Especially in the last few years I have felt guilty about getting up from my computer and exercising. That was time I felt I should be spending working at my desk. My health took a back seat to the stresses and pressures of daily life.
As I said, my story is different in some ways, but I think it is also extremely typical, too. I’ve dealt with life stresses. I didn’t always eat well or take the best care of myself. Most importantly, I didn’t see it coming when the diagnosis came out of left field.
Why I should have known better
In 1998 I moved to California to work in the recreational scuba diving industry. I was working for the Professional Association of Diving Instructors (PADI) and having the time of my life. Every conversation around the water cooler had to do with scuba diving. PADI is the world’s largest scuba training agency and we had offices and affiliates all over the world. I was already a diver and a divemaster when I went to work there, but I was hired as a writer. I worked on the quarterly magazine we published as well as on new course development.
Browsing a dive magazine in the office one day, I read about the role of the diver medic in the diving community and set out to earn the certification for myself. My first step was to complete an Emergency Medical Technician (EMT) course at a local community college. I often tell people that I took my first cardiopulmonary resuscitation (CPR) course when I was nine-years-old. I became a CPR instructor in 1999 shortly after becoming a dive instructor, but this was my first real taste of emergency medicine. While the role of the EMT is limited, I absorbed a lot of theory about human physiology and how to provide care in an emergency.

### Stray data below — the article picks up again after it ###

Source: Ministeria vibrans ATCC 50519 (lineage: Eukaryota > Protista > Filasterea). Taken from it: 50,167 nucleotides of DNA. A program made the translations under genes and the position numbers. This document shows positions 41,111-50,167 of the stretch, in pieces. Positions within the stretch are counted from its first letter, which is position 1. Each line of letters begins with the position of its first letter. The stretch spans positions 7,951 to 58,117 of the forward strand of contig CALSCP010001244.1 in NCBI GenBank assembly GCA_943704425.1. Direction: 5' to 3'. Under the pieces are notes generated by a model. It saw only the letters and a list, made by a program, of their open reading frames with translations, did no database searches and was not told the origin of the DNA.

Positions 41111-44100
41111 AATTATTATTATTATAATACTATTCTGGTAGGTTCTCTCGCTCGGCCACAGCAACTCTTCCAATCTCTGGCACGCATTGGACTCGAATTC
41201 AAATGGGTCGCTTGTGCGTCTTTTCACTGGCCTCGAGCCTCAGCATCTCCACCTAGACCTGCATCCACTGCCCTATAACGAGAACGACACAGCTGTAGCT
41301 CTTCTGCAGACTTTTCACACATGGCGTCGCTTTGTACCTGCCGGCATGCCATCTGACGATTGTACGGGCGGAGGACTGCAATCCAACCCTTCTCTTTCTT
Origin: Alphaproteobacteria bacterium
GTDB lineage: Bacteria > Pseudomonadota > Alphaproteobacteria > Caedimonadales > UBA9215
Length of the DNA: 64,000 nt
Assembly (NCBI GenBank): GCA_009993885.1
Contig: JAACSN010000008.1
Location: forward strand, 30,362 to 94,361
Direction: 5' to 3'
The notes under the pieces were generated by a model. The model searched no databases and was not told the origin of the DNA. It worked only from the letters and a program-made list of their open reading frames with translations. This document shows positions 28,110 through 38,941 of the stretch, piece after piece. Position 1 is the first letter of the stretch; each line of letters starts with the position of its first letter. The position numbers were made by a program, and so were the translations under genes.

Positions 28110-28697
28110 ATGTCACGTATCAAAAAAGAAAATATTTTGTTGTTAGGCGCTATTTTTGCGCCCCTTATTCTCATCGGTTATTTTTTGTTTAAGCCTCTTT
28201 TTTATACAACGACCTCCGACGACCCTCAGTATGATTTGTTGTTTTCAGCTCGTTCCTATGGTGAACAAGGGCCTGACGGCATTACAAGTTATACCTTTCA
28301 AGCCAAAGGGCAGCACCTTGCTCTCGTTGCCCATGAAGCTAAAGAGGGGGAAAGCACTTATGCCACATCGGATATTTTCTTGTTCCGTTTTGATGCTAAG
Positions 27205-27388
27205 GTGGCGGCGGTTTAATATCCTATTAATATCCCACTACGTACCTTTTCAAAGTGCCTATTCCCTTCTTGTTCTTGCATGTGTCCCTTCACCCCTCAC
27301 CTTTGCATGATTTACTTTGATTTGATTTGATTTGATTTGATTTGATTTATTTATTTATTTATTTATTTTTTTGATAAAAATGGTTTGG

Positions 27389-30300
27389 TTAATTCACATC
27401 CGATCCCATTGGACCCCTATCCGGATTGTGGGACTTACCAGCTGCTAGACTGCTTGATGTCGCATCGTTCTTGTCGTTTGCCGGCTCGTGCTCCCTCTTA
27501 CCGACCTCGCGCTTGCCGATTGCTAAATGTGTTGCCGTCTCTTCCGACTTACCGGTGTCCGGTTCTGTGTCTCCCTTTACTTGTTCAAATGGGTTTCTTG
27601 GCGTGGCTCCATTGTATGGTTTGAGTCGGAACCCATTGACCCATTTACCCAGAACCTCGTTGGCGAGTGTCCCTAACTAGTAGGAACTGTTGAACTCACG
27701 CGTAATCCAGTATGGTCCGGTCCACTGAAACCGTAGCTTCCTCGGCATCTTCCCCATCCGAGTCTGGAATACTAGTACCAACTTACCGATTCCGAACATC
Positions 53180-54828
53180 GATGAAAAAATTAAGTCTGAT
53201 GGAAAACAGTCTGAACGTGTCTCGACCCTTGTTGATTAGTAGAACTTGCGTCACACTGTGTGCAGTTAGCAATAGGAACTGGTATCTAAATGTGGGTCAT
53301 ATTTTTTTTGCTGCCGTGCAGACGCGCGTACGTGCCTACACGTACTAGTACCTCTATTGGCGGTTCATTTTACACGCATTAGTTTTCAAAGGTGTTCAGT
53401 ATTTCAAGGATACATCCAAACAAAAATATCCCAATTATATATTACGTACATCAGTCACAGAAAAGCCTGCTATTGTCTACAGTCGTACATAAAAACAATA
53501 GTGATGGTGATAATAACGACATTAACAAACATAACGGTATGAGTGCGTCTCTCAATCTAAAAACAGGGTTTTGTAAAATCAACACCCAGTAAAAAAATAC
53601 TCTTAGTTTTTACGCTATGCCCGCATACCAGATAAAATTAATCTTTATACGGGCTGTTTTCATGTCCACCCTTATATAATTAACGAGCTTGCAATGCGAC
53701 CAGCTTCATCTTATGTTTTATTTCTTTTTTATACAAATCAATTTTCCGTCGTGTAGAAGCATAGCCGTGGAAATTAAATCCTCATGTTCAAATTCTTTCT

From there, I took a course at the local hyperbaric chamber on how to provide emergency care for injured divers. It was there that I first performed CPR on a real patient. That was an experience I won’t ever forget, but the details aren’t important. Suffice it to say that the patient did not recover.
That all led me to my next position at Divers Alert Network (DAN). I spent nearly 12 years there running the training department. My job involved developing first aid and CPR courses specific to the diving world. I wrote the organization’s first AED training course and then went on to develop a series of CPR courses for the lay provider and for the professional rescuer, writing the manuals and the video scripts. I also organized a course to teach others to be diver medics.
Every five years, I read the latest Emergency Cardiac Care guidelines from the American Heart Association and the International Liaison Committee on Resuscitation.1 I revised our training programs and demonstrated CPR all over the world. I issued more than 1000 certifications to people who wanted to be CPR Instructors and Instructor Trainers.
Literally every week I discussed CPR, first aid and the issues of the body, health and resuscitation. I know the signs and symptoms of a heart attack and sudden cardiac arrest as well as anyone. I’ve written the line that Denial is a sign of a heart attack dozens of times.
With all that information, why didn’t I recognize Denial in my own situation?
I denied the possibility that I was having a heart-related problem. I ignored it, or justified it away. Most importantly, I didn’t tell anyone how I was feeling. I didn’t want to alarm my loved ones. And then came my actual diagnosis.
If you want to read more, check out the book Heart Survivor: Recovery After Heart Surgery.